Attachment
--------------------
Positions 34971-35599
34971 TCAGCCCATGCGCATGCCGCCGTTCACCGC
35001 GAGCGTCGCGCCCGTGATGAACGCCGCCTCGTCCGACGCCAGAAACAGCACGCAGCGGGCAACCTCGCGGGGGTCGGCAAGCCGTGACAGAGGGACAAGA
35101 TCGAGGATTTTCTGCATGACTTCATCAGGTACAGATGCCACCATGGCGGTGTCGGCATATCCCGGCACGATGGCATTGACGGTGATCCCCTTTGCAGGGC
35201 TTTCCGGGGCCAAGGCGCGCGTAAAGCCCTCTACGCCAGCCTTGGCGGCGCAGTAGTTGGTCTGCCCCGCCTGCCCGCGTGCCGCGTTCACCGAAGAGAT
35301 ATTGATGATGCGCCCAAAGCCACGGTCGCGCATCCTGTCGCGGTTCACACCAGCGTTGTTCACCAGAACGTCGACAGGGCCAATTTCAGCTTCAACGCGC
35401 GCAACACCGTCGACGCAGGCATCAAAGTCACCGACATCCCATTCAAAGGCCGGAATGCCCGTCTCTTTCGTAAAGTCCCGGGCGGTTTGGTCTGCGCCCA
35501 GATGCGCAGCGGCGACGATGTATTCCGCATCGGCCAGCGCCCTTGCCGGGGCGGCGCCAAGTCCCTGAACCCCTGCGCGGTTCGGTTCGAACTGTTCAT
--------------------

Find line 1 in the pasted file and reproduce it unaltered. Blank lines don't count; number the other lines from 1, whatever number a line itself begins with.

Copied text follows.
Positions 34971-35599